don’t get put off from comments by people like that. i’ve NEVER even been to korea and never had the luxury of attending a SINGLE korean class. i’m probably of a lower standard from you even though we’re of the same age and took more or less around the same time to get to where we are, because my standard of korean is solely based on self-studying (and conversing with korean friends), but i’ve never let comments like that get to me. i’m sure you had to do other things and time wasn’t on your side, or you simply did not have the opportunity just like me. and if you had in the past, i’m sure you would have mastered the language at a much faster rate. and anyway no korean is going to look at you condescendingly just cause you took longer than some others. cheer up (:

  • Reply
    Anonymous
    13 March, 2012 at 2:47 PM

    Shanon
    I think learning a language is for one’s communications with friends, not for other people’s recognition or praises. It’s not test score comparison with others, otherwise, we lose all the fun along the way. We all have ups and downs from time to time. Just cheer up and keep it going.

  • Reply
    zack
    13 March, 2012 at 2:48 PM

    Shanon
    I think learning a language is for one’s communications with friends, not for other people’s recognition or praises. It’s not test score comparison with others, otherwise, we lose all the fun along the way. We all have ups and downs from time to time. Just cheer up and keep it going.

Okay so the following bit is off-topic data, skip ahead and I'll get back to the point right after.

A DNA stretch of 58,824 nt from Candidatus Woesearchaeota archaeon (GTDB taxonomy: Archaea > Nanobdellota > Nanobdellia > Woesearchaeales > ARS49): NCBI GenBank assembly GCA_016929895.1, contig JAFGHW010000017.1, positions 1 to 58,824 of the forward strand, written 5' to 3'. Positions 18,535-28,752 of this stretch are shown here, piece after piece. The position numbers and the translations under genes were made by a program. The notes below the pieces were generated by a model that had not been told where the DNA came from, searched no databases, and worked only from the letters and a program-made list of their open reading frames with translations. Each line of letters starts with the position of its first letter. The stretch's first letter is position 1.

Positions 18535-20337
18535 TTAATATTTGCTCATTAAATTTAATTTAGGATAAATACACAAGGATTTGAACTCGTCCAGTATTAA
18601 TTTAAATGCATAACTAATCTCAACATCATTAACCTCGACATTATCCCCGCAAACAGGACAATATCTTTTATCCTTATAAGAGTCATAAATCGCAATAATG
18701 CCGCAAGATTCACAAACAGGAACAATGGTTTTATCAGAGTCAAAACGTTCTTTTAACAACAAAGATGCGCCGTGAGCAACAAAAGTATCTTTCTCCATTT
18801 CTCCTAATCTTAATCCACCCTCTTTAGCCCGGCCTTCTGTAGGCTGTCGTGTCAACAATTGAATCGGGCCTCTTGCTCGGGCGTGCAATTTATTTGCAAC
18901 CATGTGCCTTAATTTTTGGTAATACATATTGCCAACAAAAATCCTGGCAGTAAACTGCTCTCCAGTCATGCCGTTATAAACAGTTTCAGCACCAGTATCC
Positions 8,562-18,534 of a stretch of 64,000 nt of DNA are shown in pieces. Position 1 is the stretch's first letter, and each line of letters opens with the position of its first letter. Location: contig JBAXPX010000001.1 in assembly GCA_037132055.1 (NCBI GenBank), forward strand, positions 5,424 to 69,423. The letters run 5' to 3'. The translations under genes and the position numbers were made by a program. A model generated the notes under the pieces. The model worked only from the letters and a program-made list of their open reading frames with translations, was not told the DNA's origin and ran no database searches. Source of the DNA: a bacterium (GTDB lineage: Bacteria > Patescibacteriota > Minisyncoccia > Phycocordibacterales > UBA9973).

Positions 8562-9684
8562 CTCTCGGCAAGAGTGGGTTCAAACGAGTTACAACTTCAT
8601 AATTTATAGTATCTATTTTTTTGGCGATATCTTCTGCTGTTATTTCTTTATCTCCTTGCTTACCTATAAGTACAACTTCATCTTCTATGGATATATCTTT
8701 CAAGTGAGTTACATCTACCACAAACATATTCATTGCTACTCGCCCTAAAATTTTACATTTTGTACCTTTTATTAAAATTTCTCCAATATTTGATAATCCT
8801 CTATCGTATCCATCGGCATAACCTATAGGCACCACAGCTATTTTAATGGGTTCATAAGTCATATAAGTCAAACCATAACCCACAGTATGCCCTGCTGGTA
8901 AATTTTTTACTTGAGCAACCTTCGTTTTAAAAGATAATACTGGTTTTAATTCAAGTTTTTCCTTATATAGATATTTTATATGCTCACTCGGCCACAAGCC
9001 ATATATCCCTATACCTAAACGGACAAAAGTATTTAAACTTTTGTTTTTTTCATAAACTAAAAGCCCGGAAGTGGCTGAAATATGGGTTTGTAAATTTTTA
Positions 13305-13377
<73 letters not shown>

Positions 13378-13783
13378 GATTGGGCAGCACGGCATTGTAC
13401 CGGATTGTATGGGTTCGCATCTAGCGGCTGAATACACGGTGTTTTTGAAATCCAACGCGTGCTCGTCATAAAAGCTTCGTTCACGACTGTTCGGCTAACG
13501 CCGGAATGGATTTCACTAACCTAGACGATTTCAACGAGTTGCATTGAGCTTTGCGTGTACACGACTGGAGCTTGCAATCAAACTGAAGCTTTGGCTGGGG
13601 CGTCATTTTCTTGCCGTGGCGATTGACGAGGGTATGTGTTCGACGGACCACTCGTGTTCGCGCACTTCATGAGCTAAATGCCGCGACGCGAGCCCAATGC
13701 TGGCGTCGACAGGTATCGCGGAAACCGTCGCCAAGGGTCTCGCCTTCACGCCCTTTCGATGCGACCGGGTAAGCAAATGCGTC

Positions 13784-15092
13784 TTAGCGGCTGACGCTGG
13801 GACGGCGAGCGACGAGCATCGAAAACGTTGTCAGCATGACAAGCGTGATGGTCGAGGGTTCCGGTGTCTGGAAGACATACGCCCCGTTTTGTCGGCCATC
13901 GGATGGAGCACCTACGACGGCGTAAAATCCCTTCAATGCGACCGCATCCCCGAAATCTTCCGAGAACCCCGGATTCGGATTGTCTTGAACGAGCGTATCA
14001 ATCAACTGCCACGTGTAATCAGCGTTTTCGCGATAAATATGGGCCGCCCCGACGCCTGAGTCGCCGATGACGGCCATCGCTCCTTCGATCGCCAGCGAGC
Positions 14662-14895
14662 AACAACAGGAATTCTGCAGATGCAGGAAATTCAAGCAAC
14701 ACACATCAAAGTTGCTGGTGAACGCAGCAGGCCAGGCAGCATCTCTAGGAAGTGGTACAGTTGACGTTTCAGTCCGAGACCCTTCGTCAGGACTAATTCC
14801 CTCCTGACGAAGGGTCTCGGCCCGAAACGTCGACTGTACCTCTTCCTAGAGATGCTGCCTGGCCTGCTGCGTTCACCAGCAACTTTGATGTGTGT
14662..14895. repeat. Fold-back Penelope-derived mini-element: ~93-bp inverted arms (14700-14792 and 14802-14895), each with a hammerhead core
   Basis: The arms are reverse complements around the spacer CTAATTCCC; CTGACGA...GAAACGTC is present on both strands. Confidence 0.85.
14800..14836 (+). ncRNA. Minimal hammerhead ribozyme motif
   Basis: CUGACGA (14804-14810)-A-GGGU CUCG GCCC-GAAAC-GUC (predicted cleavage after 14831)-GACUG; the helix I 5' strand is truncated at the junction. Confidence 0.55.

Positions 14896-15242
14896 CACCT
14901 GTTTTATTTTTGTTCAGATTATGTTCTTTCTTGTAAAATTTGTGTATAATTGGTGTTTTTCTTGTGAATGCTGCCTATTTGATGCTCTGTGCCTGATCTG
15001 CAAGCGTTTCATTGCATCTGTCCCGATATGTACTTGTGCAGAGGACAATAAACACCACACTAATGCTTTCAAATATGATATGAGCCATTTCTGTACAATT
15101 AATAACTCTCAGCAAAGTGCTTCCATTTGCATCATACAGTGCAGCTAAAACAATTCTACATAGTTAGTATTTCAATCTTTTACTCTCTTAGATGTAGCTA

• Reply
    Zach Sarette (@SuperRocketZach)
    15 March, 2012 at 10:04 PM

    Hey! I just got back from my second Korean class today!

    It helps to be in the country, but it’s not a necessity. I self studied until this week. The classroom is very very different than how people talk. There is so much to learn. But the more you learn, the more you get better at it. My Raison d’être is languages. I can tell you that you are never stuck. You are just learning different things. Taking a class has taught me a lot so far (I know it’s only been a week). But I learned quite a bit by myself without class. And I still do.

    Who cares how long it takes you? And why do you use a stupid test to measure your ability? Your mind is a living organism that cannot be measured so easily.

    Gonna write more about that tomorrow. I’ve been so busy these two weeks!

    -Zach